Clyde Anderson Tolson (May 22, 1900 – April 14, 1975) was Associate Director of the FBI from 1930 until 1972, primarily responsible for personnel and discipline. He is best known as the protégé and long time top deputy of FBI Director J. Edgar Hoover.
|Associate Director of the Federal Bureau of Investigation|
Franklin D. Roosevelt
Harry S. Truman
Dwight D. Eisenhower
John F. Kennedy
Lyndon B. Johnson
|Preceded by||Position established|
|Succeeded by||Mark Felt|
|Director of the Federal Bureau of Investigation
May 2, 1972 – May 3, 1972
|Preceded by||J. Edgar Hoover|
|Succeeded by||L. Patrick Gray (Acting)|
|Born||Clyde Anderson Tolson
May 22, 1900
Laredo, Missouri, U.S.
|Died||April 14, 1975 (aged 74)
Washington, D.C., U.S.
|Education||George Washington University (BA, LLB)|
From 1919 to 1928, he was confidential secretary for three Secretaries of War: Newton D. Baker, John W. Weeks, and Dwight F. Davis. Tolson completed a Bachelor of Arts degree at George Washington University in 1925 and a Bachelor of Laws from the same institution in 1927. While attending George Washington University, Tolson became a member of the Delta Pi Chapter of Sigma Nu.
In 1928, Tolson applied to the FBI and was hired as a Special Agent later that year. Tolson reportedly indicated on his application that he wanted to use the job as a stepping stone to gain experience and earn enough money to open a law practice in Cedar Rapids. After working in the FBI's Boston and Washington, D.C., field offices, he became the chief FBI clerk and was promoted to assistant director in 1930.
In 1936, Tolson joined Hoover to arrest bank robber Alvin Karpis. He survived, later that year, a gunfight with gangster Harry Brunette. In 1942, Tolson participated in capturing Nazi saboteurs on Long Island and Florida. In 1947, he was made FBI Associate Director with duties in budget and administration.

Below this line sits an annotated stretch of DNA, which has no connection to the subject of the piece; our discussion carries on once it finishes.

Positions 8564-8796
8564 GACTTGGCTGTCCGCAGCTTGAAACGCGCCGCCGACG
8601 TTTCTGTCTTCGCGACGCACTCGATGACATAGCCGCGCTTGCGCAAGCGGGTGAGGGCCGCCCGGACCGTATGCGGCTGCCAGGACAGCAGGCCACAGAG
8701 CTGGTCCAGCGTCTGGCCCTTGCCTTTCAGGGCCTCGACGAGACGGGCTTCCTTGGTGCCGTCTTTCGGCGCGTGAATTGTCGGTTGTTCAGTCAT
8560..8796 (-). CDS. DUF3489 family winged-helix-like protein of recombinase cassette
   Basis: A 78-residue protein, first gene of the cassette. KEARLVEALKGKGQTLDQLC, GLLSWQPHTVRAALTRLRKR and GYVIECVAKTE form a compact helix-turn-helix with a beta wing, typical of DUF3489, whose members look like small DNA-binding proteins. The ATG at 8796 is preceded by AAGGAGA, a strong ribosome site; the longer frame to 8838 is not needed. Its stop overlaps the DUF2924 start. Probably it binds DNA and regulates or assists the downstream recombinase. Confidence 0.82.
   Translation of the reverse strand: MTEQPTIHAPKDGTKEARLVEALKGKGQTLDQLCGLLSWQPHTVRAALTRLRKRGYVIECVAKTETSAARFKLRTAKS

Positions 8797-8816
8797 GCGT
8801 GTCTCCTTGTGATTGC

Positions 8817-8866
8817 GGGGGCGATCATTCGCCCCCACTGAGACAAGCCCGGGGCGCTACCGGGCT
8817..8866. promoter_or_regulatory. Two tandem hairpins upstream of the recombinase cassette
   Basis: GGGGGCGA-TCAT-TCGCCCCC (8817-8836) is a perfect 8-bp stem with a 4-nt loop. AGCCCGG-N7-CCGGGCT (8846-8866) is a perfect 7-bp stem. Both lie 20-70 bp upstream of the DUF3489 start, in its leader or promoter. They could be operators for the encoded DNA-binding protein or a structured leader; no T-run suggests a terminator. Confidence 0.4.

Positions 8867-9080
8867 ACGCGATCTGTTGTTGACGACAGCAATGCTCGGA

It has been stated that J. Edgar Hoover described Tolson as his alter ego: "They rode to and from work together, ate lunch together, traveled together on official business, and even vacationed together." Rumors circulated for years that the two bachelors had a romantic relationship. Some authors dismissed the rumors about Hoover's sexual orientation and possible intimate relationship with Tolson, while others have described them as probable or even "confirmed", and still others reported the rumors without stating an opinion.
In 1964, Tolson suffered a stroke and remained somewhat frail for the remainder of his life. In 1965, President Lyndon B. Johnson awarded him the President's Award for Distinguished Federal Civilian Service, saying that Tolson “has been a vital force in raising the proficiency of law enforcement at all levels and in guiding the Federal Bureau of Investigation to new heights of accomplishment through periods of great National challenge.” Hoover kept Tolson employed in the FBI even after Tolson became too old for police duty and passed the retirement age.
After Hoover's death on May 2, 1972, Tolson was briefly the acting head of the FBI. L. Patrick Gray became acting director on May 3. That same day, Tolson contacted Mark Felt and instructed him to write Tolson's letter of resignation. Citing ill health, Tolson retired from the bureau on May 4, the day of Hoover's funeral. Felt was appointed to Tolson's position.
After Tolson left the FBI, his health began to decline. On April 10, 1975, Tolson was admitted to Doctors Community Hospital in Washington, DC, for renal failure. He died there four days later of heart failure at the age of 74. Tolson is buried in the Congressional Cemetery, near Hoover's grave.
Tolson has been depicted numerous times in novels, television, and movies, including:
...The relationship was so close, so enduring, and so affectionate that it took the place of marriage for both bachelors.